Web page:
Papers of John Adams, volume 18

To John Jay

From John Jay

From John Adams to Thomas Jefferson, 6 June 1786 Adams, John Jefferson, Thomas
To Thomas Jefferson
Dear Sir Grosvenor Square June 6. 1786

Yesterday I received your Favour of 30. May with its Inclosures. You have Since that day no doubt received my Answer to yours of the 11th., in which I agreed perfectly with You in the Propriety of Sending Mr Lamb to Congress without Loss of time.1 I am content to Send Mr Randal with him but had rather he Should come to You first and then to me, and embark in London after We shall have had Opportunity from his Conversation to learn as much as We can.

The Comte de Vergennes is undoubtedly right in his Judgment that Avarice and Fear are the only Agents at Algiers, and that We shall not have Peace with them the cheaper, for having a Treaty with the Sublime Porte. But is he certain We can ever at any Price have Peace, with Algiers, unless We have it previously with Constantinople? and do not the Turks from Constantinople, Send Rovers into the Mediterranean? and would not even Treaties of Peace with Tunis, Tripoli, Algiers and Morocco be ineffectual for the Security of our Mediterranean Trade, without a Peace with the Porte? The Porte is at present the Theater of the Politicks of Europe? and commercial Information might be obtained there.

The first Question is, what will it cost Us to make Peace with all five of them? Set it if you will at five hundred Thousand Pounds Sterling, tho I doubt not it might be done for Three or perhaps for two.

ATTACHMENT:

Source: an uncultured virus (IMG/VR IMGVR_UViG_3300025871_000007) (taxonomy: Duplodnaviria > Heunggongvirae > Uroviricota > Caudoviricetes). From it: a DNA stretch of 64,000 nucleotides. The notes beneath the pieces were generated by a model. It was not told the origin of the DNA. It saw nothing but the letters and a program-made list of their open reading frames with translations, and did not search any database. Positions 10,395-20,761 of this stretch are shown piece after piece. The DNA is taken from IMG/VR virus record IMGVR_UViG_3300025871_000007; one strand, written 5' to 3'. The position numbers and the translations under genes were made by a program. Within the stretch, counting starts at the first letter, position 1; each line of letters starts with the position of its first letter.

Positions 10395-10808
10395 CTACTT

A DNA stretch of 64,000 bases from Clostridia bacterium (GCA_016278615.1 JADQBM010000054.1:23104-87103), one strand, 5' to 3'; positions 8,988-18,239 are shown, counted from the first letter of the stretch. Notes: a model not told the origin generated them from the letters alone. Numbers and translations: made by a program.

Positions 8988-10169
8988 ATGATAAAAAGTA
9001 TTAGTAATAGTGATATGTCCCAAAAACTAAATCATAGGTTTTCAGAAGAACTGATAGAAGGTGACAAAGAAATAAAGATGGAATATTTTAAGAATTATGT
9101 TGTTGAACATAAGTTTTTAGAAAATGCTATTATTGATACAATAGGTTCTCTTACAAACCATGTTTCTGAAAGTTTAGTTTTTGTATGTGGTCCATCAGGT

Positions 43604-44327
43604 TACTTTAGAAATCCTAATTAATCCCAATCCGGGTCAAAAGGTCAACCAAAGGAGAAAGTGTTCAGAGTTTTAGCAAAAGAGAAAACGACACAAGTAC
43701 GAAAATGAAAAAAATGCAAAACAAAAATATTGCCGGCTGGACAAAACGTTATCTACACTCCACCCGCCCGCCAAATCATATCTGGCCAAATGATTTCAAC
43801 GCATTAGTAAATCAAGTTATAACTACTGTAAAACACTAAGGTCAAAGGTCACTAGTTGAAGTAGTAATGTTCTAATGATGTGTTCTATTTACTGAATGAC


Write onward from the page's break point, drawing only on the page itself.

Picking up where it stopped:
The Second Question is, what Damage Shall We Suffer, if We do not treat.

compute Six or Eight Per Cent Insurance upon all your Exports, and Imports.


compute the total Loss of all the Mediterranean and Levant Trade

compute the Loss of half Your Trade to Portugal and Spain.

These computations will amount to more than half a Million sterling a Year.

The third Question is what will it cost to fight them? I answer, at least half a Million sterling a Year, without protecting your Trade and when You leave off fighting you must pay as much Money as it would cost you now for Peace.

The Interest of five Mill half a Million Sterling is, even at Six Per Cent, Thirty Thousand Guineas a Year.— for an Annual Interest of 30,000£. st. then and perhaps for 15,000, or 10,000 We can have Peace, when a War would Sink Us annually ten times as much.—

But for Gods sake dont let Us amuze our Countrymen with any further Projects of Sounding. We know all about it, as much ever We can know, untill We have the Money to offer. We know if We Send an Ambassador to Constantinople, he must give Presents. How much, the Comte de Vergennes can tell you better than any Man in Europe.

We are fundamentally wrong. The first Thing to be done is for Congress to have a Revenue. Taxes Duties must be laid on by Congress or the Assemblies and Appropriated to the Payment of Interest. The Moment this is done We may borrow a Sum adequate to all our Necessities. if it is not done in my Opinion you & I as well as every other Servant of the United states in Europe ought to go home, give up All Points, and let all our Exports & Imports be done in European Bottoms.2 My Ind[ig]nation is roused beyond all Patience to see the P[eople] in all the United states in a Torpor, and see them a Prey to every Robber, Pirate and Cheat in Europe. Jews and Judaizing Christians are now Scheeming to buy up all our Continental Notes at two or three shillings in a Pound, in order to oblige Us to pay them at twenty shillings a Pound. This will be richer Plunder than that of Algerines or Loyds Coffee House. My dear friend Adieu

John Adams

RC (DLC:Jefferson Papers); internal address: “His Exy. / Th. Jefferson.”; endorsed: “Adams Jno.LbC (Adams Papers); APM Reel 112. Text lost due to a torn manuscript has been supplied from the LbC.


JA’s reply was of 23 May, above, but Jefferson did not receive it until 19 June (Jefferson, Papers , 9:565).


At this point in the left margin is a notation in WSS’s hand: “1. 2. 3. 4. 5. / 6. 7. 8. 9. 10 / W.S.S.”